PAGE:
Meanwhile, in a large, shallow, nonstick skillet over medium-high heat, heat 2 tablespoons of the butter and all the olive oil. Add the coated chicken pieces to the hot skillet, and cook until the chicken is golden on the outside and no longer pink on the inside, about 3 to 4 minutes on each side. Drain chicken on paper towels. Keep warm. (Keep the pan to make the sauce—don’t wash it.)

    In the chicken cooking pan, add the garlic and stir around for a few seconds, being careful not to burn. Add the grapefruit juice and white wine. Increase heat to high, bring sauce to a boil, and let reduce by half. Immediately remove pan from the heat and whisk in the grapefruit zest, remaining butter, capers and parsley.

    Transfer chicken to a warm platter and spoon sauce over each breast, then sprinkle with the pine nuts. Serve with grapefruit wedges for squeezing over chicken. Serve immediately.

    Recipe by Kathy Casey Food Studios®.

    Pink Grapefruit Honey Ginger Fizz
    Try substituting ginger ale for the soda water in this refreshing drink for and extra ginger kick. To make it libatious, add a shot of your favorite spirit!

    Makes 1 drink

    3 oz fresh squeezed Sunkist Pink Grapefruit juice
    1 oz Honey Ginger Syrup (recipe follows)
    1 oz soda water, chilled
    Garnish: Sunkist Grapefruit wedge

    Fill a tall glass with ice. Measure in the Sunkist Grapefruit juice, Honey Ginger Syrup and soda water. Stir to combine and garnish.

    Honey Ginger Syrup
    Makes 10 ounces

    1 Tbsp minced fresh ginger
    3/4 cup honey
    3/4 cup water

    Combine ingredients in small saucepan. On medium-high heat, bring liquid to a boil while stirring to combine well. Immediately reduce heat to low, and simmer for 1 minute. Remove from heat and cool. Store refrigerated for up to two weeks.

    Recipe by Kathy Casey Liquid Kitchen®.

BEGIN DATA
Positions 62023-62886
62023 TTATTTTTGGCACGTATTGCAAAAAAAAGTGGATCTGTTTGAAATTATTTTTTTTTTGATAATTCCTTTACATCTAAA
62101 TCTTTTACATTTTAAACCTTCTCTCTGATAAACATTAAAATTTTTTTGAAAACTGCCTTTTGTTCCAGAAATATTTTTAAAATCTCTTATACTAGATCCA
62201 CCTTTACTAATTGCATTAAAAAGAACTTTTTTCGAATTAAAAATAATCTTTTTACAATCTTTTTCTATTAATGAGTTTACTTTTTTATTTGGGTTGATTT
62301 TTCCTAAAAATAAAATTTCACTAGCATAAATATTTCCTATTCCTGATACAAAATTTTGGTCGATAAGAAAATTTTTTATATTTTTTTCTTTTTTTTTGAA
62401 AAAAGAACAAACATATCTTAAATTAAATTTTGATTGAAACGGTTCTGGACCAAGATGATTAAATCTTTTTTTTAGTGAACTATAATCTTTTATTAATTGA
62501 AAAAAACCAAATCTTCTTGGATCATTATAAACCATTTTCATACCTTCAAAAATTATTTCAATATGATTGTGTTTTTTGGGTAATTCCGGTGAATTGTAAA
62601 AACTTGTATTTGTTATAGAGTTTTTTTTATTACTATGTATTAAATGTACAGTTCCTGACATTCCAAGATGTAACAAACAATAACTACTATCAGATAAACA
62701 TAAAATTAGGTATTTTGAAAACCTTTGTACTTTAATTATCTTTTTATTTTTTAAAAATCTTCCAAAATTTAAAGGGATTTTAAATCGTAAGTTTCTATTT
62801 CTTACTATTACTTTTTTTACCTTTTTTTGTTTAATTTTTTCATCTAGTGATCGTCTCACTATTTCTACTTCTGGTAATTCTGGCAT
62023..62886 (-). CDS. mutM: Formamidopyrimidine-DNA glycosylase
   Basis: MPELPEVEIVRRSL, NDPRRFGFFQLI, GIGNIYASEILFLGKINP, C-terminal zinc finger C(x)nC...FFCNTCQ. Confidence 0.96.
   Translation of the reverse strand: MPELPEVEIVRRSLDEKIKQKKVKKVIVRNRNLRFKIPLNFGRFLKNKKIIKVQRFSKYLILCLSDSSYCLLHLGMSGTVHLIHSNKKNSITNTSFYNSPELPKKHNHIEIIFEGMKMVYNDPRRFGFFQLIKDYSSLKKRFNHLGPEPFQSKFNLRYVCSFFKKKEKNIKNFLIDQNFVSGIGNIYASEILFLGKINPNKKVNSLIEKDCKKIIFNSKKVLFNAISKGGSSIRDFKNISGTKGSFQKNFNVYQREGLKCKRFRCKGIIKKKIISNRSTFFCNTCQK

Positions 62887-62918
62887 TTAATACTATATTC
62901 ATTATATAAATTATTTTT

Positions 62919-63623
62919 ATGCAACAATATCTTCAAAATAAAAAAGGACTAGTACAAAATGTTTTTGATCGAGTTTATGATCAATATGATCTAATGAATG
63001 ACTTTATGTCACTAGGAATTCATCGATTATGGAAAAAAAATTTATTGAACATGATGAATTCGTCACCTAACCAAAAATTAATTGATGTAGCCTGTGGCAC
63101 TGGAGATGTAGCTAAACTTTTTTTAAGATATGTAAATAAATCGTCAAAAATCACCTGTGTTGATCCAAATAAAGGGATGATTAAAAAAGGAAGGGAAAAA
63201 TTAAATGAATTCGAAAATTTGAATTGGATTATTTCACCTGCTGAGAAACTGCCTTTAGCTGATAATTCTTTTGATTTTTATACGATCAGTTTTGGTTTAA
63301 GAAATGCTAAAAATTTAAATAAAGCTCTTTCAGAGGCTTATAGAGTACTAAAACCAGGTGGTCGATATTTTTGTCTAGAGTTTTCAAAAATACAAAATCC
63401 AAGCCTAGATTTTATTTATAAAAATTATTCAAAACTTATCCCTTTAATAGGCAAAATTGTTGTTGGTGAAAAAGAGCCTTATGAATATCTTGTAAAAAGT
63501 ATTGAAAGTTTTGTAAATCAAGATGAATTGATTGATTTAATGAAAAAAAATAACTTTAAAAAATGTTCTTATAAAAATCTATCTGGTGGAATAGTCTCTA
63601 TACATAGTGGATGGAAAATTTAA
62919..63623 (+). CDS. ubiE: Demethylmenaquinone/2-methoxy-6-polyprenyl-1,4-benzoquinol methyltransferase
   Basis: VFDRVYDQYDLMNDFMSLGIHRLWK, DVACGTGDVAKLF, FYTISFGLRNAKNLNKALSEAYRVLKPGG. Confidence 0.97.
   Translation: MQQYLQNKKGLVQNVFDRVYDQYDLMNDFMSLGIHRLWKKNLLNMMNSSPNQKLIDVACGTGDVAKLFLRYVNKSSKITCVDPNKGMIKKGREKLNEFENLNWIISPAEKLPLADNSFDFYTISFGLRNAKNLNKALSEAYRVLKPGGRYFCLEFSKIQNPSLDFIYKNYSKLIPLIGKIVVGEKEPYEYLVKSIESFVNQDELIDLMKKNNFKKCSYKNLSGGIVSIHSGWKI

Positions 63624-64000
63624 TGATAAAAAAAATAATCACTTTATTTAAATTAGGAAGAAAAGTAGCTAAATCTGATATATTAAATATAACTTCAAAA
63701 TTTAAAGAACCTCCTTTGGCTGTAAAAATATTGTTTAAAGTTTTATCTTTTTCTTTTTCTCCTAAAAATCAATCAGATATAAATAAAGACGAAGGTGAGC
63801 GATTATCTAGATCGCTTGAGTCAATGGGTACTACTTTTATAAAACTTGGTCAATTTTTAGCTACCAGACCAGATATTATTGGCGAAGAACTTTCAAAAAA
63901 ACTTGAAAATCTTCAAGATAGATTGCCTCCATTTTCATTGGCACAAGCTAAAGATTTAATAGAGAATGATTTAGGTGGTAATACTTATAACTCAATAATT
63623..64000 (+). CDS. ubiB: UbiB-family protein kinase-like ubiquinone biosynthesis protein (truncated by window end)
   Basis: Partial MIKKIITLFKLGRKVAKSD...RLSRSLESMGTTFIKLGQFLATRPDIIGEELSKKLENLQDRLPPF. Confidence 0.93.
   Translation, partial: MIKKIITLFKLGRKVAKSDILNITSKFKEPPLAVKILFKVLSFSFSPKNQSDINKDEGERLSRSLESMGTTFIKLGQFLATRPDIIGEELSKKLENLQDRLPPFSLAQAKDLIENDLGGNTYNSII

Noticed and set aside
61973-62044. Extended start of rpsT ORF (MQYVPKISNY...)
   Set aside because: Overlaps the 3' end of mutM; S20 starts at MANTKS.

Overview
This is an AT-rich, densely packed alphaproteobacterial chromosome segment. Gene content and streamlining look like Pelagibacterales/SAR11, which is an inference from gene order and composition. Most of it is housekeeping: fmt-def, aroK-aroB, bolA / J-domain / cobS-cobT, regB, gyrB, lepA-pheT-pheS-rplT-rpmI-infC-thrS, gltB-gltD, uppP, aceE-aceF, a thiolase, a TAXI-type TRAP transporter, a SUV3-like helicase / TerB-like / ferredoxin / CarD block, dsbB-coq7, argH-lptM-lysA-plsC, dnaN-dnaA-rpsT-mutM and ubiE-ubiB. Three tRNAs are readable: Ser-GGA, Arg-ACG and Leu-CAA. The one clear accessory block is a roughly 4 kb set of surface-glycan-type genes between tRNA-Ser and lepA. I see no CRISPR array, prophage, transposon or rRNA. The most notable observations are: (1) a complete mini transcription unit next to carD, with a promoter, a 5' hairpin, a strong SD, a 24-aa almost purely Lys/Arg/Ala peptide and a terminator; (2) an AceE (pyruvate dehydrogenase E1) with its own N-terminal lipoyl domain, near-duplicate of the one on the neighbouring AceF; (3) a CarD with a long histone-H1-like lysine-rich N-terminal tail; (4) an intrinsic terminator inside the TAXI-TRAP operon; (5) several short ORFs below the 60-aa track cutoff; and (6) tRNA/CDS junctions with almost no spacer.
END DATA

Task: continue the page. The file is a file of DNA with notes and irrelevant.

Posted by Kathy Casey on October 18th, 2013  |  Add Comment |  Posted in Cocktails, Fruit, KOMO Radio, Recent Posts, Recipes, meats, salads

    Hooray for Fall Apples!

    Washington State and apples – they go hand-in-hand AND there is so much you can do with them. How about dessert? There is nothing more classic than warm apple pie, but even this beloved recipe can stand a new twist. Try adding in grated cheddar cheese to the crust and tossing some local cranberries into the filling for my Apple Cranberry Pie With Cheddar Cheese Crust. A match made for the fall as apples and cranberries are both in peak season.


    Who’s ready for pie? I know that I am!
    Photo from
    Kathy Casey’s Northwest Table.

    And apples aren’t just for desserts, try adding diced apples into a chili!  My Stadium Apple Chili recipe combines diced Fuji apples with chilis, pork sausage and beans. The Fujis are nice because they keep their shape and add a touch of sweetness – perfect for tailgating and definitely oh-so northwest!

    For an easy appetizer I like to make a Spicy Apple Onion Compote. Sauté diced apples with a little onion until just barely tender, then add in some red pepper jelly – YUM! Serve this on top of crostini or rustic crackers with a smear of goat cheese or a slice of brie and a sprinkle of toasted hazelnuts. Perfect for your fall party entertaining!